Ukrainian prosecutors are investigating after the grave of a revered Hasidic rabbi was desecrated with a pig's head and fake blood at an important Jewish pilgrimage site in Ukraine.
The grave of Rabbi Nachman of Bratslav, located in the town of Uman, south of Kiev, was defiled in the early hours of Wednesday 21 December.
Tens of thousands of pilgrims annually visit the grave of the Polish-born rabbi who founded the Bratslav Hasidic sect and died in the town in 1810.
Prosecutor General Yuri Lutsenko released a statement saying the case is now under his personal control, reported Associated Press.
Images of the scene, published by orthodox Jewish online news publication Yeshiva World, show blood-like paint spread on floors and walls and at least one pig's head nearby.
The Times of Israel reported that worshippers were teargassed in the incident at around 2am.
The publication adds that two Israeli nationals were taken to a local hospital for treatment after the attack.
In an interview with Ynet, the English online version of Israel's most popular newspaper, Edioth Ahronoth, the manager of the compound, Rabbi Elhadad, described the attackers as "Nazis".
"A group of Nazis came to the place. One of them entered and scoured the place. We thought maybe he wants to pray because sometimes foreigners also come and pray there," he said.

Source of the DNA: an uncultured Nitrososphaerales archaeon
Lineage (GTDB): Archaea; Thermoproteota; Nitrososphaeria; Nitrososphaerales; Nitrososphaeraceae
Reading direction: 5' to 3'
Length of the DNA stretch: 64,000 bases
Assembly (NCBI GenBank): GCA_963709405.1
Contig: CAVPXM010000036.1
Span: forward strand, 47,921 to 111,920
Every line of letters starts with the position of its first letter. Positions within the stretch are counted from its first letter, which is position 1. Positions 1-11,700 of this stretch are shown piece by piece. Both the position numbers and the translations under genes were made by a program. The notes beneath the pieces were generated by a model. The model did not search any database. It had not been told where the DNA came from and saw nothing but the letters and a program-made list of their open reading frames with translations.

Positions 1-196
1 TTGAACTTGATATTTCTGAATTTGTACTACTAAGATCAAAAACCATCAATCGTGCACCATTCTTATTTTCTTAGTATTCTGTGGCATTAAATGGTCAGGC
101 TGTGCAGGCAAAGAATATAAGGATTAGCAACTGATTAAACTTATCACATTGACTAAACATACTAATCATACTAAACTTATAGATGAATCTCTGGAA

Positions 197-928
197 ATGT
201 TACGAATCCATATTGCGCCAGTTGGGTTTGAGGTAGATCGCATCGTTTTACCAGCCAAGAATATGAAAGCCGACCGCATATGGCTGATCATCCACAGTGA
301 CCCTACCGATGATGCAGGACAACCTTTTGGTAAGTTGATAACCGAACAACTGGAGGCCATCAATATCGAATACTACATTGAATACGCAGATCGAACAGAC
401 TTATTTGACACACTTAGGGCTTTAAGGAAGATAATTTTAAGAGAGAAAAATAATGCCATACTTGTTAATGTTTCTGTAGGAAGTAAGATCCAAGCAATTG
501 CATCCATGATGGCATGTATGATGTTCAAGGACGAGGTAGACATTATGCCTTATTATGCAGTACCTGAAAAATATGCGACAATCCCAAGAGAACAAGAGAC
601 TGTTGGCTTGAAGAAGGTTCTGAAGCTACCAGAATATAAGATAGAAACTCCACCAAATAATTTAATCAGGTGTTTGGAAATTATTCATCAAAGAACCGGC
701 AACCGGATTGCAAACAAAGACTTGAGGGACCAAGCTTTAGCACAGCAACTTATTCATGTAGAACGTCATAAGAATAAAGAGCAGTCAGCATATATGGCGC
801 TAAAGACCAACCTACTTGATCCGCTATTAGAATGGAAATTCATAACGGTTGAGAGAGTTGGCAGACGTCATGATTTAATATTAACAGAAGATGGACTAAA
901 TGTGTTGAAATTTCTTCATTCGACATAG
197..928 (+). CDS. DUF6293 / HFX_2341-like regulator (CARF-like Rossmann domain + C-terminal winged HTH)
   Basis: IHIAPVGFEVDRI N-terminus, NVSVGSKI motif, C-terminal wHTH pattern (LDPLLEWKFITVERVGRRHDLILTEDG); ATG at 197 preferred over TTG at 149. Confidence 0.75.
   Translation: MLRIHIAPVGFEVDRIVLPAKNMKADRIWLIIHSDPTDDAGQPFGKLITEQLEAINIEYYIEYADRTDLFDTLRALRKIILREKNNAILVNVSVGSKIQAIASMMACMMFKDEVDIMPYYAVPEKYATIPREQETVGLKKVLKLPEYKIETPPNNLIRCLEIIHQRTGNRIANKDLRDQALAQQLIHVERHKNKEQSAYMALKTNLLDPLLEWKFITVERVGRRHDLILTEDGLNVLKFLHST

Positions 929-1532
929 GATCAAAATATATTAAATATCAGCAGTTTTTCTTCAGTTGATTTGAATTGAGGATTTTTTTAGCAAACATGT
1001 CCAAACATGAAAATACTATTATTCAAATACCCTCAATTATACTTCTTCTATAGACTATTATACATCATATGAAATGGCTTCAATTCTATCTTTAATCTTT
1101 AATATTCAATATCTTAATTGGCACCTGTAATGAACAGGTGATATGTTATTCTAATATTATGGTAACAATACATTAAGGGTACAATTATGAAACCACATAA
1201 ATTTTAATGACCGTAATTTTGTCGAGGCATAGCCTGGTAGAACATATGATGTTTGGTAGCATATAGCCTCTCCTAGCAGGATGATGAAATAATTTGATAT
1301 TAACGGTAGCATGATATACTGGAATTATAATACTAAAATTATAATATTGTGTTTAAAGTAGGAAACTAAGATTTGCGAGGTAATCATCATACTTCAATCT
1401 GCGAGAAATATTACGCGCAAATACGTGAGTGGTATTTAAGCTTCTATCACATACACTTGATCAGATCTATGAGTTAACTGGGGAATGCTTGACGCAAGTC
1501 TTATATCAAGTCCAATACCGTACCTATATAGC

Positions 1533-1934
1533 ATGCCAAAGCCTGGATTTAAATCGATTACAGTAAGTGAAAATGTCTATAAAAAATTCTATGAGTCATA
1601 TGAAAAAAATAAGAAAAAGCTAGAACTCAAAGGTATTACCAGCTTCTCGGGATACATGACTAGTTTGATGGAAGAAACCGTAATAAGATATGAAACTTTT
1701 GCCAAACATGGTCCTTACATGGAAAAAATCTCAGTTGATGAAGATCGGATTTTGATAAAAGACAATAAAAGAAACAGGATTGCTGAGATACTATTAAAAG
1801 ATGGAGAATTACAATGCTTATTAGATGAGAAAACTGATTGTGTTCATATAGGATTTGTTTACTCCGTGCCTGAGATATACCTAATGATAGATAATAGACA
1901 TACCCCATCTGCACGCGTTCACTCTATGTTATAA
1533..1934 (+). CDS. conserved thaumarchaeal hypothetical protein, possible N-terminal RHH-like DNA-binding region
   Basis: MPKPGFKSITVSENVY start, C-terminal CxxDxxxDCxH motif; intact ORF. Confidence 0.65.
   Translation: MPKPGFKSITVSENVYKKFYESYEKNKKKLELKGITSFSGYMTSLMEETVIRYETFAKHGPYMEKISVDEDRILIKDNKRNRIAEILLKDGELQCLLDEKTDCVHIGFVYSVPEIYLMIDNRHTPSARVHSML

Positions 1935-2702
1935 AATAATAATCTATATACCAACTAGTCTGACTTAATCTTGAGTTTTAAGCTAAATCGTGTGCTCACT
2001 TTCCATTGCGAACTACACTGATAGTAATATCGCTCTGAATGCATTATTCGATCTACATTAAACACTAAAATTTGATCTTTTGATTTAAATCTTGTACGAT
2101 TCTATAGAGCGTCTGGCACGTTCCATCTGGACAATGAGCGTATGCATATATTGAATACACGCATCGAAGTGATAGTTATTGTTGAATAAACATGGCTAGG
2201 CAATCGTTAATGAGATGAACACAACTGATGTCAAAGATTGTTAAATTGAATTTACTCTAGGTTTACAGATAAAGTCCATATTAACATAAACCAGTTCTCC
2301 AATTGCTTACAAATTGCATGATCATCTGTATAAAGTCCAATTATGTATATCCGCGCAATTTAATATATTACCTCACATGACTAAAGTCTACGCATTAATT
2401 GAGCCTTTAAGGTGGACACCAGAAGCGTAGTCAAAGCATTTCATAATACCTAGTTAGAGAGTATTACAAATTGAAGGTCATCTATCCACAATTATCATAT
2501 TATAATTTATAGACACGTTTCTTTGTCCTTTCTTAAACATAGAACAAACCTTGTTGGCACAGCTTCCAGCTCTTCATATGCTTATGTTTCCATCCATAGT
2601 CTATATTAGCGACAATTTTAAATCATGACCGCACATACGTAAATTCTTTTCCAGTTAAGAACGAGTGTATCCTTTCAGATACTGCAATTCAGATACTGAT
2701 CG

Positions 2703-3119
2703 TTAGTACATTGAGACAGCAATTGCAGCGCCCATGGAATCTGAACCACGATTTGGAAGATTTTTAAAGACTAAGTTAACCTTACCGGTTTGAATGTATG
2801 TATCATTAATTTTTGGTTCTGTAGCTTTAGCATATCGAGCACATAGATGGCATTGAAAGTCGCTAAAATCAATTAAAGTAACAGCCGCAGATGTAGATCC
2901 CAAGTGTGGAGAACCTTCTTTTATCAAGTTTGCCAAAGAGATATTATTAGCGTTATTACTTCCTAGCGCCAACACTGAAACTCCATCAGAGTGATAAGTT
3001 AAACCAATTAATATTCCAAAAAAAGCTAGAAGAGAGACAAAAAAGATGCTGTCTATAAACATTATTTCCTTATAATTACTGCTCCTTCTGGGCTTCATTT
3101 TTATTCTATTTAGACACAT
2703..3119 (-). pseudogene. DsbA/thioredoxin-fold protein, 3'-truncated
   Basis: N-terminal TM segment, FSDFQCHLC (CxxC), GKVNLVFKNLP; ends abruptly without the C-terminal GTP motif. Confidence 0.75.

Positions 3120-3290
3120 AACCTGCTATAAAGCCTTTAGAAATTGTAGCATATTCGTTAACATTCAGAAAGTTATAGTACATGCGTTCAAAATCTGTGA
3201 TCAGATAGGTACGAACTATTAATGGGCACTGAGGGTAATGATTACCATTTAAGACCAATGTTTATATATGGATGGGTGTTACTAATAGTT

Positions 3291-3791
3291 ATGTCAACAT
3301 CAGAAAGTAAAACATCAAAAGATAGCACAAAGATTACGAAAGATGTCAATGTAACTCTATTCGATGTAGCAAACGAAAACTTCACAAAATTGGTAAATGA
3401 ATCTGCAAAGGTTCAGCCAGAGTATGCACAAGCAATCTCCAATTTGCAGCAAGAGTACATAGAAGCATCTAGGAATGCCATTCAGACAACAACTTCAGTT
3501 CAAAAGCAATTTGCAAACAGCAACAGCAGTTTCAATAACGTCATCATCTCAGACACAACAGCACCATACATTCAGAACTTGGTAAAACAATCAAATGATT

"After about a minute, two of them came in with bottles of paint and started spraying the worshippers with tear gas."
Elhadad said most visitors to the site were in a smaller synagogue and although the site is guarded, the attackers were at first thought to be worshippers.
Israeli Interior Minister Aryeh Deri, head of the ultra-Orthodox Shas Party, said he was planning to contact Ukrainian President Petro Poroshenko to "act swiftly act against the hooligans and increase security".
If proven, it would not be the first time that far-right groups have targeted Jewish pilgrims. In September last year Ukrainian nationalists destroyed a tent city erected by Hasidic Jews in the same town ahead of the Rosh Hashanah pilgrimage.
And in 2014, eight Ukrainian Jews with martial arts skills learned in the Israel Defence Forces (IDF) set up a self-defence group to fight back against anti-Semitic attacks on the country's 110,000-strong Jewish community.